JetBlue flight attendant Steven Slater reacted to workplace stress in an unexpected fashion recently when he cursed over the plane’s intercom, grabbed beer from the plane’s galley and exited down the emergency slide at Kennedy International Airport.
Experts say workplace stress isn’t unusual, but can be anticipated and overreactions can be avoided, although Slater’s escape apparently was not predicted.
Workplace experts say the economic recession, which began 32 months ago and has yet to be declared over, has been causing job and wage insecurity.
That’s in addition to the usual stress from relationships, health and other life situations, including typical job issues that people face regularly.
“Everyone has some level of stress in their life,” said Suzi Lemen, president of Dynamic Corporate Solutions, a human-resources consulting company.
“If an employee is obviously very stressed, talk to them and give them an outlet or time off if necessary. A few minutes of your time is much better than a lifetime of regret,” she said.
Cyndi Rooks, senior manager of employee relations with the Jacksonville Aviation Authority, also is the support services chair of the HR Florida State Council, the state affiliate for the Society for Human Resource Management. She also is past president of the society’s Jacksonville organization.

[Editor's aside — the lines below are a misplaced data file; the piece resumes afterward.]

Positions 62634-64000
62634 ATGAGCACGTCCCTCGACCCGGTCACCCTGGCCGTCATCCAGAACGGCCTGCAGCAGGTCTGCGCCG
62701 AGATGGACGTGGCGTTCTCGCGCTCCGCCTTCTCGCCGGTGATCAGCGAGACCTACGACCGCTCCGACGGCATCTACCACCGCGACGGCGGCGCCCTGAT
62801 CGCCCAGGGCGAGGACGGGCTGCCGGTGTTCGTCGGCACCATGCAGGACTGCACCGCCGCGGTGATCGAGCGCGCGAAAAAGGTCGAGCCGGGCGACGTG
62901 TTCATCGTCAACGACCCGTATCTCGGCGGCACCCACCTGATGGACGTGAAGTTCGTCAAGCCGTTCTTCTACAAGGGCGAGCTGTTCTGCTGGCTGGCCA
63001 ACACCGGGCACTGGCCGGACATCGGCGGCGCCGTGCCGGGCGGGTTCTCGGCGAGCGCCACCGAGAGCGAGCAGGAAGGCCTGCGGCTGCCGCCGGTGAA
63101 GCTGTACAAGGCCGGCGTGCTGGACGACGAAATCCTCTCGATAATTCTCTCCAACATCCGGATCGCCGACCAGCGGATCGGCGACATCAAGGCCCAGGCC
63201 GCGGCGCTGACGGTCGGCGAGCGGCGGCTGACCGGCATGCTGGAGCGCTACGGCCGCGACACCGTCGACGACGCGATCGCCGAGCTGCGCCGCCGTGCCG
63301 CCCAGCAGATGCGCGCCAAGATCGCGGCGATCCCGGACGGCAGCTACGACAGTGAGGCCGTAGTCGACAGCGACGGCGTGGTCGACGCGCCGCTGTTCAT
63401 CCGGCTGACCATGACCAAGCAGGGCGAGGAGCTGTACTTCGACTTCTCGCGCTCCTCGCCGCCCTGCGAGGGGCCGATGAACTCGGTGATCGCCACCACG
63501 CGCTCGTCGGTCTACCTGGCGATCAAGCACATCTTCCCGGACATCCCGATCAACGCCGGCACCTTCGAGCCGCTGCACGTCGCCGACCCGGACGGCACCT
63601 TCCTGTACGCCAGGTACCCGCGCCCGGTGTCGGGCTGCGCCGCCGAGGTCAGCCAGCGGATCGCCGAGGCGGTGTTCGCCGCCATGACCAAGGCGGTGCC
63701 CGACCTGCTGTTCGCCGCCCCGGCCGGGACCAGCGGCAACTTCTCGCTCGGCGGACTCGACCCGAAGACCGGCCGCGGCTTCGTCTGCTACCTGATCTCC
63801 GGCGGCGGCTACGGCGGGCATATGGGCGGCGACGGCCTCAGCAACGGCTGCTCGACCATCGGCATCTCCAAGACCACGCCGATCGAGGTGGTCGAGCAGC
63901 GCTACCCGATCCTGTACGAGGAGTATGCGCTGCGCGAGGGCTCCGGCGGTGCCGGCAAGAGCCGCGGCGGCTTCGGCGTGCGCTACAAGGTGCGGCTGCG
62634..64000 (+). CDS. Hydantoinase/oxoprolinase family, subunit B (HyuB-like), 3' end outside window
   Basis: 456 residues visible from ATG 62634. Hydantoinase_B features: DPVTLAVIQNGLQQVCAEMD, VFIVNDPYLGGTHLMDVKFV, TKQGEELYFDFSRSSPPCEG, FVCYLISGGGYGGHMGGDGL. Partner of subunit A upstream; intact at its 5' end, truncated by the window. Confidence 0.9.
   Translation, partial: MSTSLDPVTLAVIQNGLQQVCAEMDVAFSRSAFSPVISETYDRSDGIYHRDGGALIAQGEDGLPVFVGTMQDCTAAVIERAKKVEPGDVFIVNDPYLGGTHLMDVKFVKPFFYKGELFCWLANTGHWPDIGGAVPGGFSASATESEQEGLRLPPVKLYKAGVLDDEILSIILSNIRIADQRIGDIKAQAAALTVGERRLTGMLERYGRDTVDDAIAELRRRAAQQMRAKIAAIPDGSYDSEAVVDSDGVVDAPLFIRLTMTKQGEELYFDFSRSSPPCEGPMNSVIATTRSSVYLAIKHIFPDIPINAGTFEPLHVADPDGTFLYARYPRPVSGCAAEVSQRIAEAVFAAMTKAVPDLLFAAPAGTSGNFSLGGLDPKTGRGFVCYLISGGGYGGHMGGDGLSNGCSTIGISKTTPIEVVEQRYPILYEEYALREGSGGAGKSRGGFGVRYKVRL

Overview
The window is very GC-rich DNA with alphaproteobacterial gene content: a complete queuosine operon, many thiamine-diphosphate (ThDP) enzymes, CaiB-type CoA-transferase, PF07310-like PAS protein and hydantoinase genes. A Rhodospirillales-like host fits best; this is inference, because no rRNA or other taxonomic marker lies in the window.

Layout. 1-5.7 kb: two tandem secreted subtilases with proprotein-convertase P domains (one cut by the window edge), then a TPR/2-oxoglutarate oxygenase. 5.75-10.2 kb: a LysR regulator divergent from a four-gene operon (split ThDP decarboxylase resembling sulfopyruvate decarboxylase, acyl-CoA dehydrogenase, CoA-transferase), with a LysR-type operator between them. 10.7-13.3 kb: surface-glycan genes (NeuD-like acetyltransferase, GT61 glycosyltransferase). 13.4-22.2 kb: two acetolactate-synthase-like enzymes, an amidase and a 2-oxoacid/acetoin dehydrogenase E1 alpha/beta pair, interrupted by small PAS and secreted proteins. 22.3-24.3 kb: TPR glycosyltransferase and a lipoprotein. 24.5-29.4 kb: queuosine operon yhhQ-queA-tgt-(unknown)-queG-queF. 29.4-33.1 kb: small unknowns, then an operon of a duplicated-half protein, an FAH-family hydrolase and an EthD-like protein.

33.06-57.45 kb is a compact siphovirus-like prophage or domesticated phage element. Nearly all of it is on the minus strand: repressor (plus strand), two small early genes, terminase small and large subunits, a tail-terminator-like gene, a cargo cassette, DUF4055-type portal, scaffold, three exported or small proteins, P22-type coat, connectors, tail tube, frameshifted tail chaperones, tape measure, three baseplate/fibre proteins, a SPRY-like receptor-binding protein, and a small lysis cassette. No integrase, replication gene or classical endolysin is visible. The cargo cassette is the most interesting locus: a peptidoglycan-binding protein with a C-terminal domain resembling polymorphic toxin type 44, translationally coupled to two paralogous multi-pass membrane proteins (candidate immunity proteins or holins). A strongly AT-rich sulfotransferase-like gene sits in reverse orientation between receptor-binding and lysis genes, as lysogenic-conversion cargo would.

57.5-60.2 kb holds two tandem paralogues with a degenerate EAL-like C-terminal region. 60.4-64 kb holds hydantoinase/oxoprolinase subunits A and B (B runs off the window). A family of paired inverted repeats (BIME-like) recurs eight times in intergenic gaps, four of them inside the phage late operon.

Rooks said that unrealistic job expectations, especially during the recession, and the uncertainty caused by corporate reorganizations “can put unhealthy and unreasonable pressures on the employee.”
Layer ever-increasing technology on top of that and there could be a stress overload.
“The expansion of technology, computers, BlackBerrys, iPhones and so on has resulted in heightened expectations for productivity and increasing pressure on the individual worker to constantly operate at peak performance levels,” said Rooks.
“Encourage employees to come forward when they are feeling overwhelmed and burdened at work,” she said.
“Have a wellness program that provides educational opportunities for employees to understand physical and mental wellness.”
Jarik Conrad of Jarik Consulting provided 10 steps for “stress-proofing” yourself: Know how to tell when you are over-stressed; learn how to recognize when others are over-stressed; understand how your behavior affects others; eat a healthy, balanced diet; exercise regularly; get plenty of sleep; practice proper breathing; pick up a hobby; plan effectively; and work on building positive relationships.
To read more about what the experts say about handling workplace stress, see page A-3.